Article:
Asthma is a chronic inflammatory disease of the lung thought to be mediated exclusively by the products of Th2 cells. Preliminary evidence suggests that genetic susceptibility to allergen-induced airway hyperresponsiveness (AHR) results from differential epithelial cell responsiveness to inhaled allergen. In susceptible animals, epithelial cell-derived factors selectively enhance the activation, and production of Th17-skewing cytokines by pulmonary myeloid dendritic cells (mDC). However, it is unclear how the epithelium enhances mDC capacity to promote Th17 responses, or how Th17 and Th2 cells collaborate to exacerbate asthma.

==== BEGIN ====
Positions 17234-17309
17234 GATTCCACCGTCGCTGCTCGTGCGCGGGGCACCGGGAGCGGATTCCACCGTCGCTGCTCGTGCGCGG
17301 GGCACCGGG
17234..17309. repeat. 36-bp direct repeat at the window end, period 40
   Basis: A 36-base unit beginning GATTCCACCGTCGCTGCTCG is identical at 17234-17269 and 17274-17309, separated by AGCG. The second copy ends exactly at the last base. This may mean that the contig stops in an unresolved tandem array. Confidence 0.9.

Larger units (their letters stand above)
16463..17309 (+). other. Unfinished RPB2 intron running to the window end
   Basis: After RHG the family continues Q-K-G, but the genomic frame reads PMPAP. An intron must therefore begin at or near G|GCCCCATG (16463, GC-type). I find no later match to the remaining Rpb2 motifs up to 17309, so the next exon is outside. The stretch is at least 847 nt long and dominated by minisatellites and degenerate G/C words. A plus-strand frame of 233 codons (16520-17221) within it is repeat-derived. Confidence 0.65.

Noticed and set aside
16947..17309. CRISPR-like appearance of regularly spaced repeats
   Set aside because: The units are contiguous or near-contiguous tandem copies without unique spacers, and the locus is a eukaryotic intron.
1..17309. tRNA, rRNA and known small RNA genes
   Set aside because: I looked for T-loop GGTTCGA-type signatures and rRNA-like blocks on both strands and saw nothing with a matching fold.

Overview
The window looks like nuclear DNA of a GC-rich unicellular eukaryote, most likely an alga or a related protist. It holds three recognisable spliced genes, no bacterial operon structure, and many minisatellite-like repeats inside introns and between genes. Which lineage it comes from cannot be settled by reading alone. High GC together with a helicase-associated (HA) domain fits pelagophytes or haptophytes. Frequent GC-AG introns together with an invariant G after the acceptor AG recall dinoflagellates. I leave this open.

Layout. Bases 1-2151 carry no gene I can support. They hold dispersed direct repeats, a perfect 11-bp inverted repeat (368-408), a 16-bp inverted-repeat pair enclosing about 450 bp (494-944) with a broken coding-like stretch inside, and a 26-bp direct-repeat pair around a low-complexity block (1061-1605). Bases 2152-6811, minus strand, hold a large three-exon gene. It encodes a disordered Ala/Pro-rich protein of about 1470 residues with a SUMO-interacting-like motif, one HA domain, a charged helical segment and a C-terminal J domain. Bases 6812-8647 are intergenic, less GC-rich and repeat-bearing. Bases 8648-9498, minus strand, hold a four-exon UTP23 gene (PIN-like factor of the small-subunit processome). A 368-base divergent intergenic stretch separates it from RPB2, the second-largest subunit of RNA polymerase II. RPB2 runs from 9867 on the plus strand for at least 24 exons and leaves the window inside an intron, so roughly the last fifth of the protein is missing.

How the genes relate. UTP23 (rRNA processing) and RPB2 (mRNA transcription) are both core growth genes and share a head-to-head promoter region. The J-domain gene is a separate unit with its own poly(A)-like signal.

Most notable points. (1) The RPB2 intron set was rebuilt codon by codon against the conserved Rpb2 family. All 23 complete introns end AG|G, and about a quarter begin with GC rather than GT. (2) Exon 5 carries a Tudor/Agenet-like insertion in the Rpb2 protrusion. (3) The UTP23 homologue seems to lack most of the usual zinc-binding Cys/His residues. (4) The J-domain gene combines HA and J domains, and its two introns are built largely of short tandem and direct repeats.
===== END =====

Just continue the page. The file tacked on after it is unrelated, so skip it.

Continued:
The aims are: 1) to identify the epithelial cell factors responsible for promoting the activation of pulmonary mDCs, 2) identify the role of Th17 responses in exacerbating the Th2-associated pathology, and 3) identify novel asthma susceptibility genes using a novel tool, recombinant inbred mouse strains from the Collaborative Cross. The studies and career development activities outlined in this proposal will allow the candidate to achieve his long term career goal of becoming an independent investigator with a focus on dissecting how genetic differences influence the ability of epithelial cells to regulate dendritic cell activity, and promote Th17 T cell responses. To acquire the necessary skill set, the candidate's K99 research will take place in the lab of Marsha Wills-Karp, an expert in the field of asthma genetics, and pulmonary epithelial culture techniques, where he will acquire expertise in the culture and manipulation of murine pulmonary epithelium. Moreover, during the mentored phase, the candidate will acquire expertise in the use of genetic and bioinformatics approaches to identify novel asthma susceptibility genes, through advanced training at the University of Cincinnati, and Jackson Laboratories. This training will be essential for completing the research proposed for the independent phase of this award. Subsequent studies to dissect the function of identified asthma susceptibility genes in murine and human populations will form the basis of future R01 applications, assisting in the transition to scientific independence.
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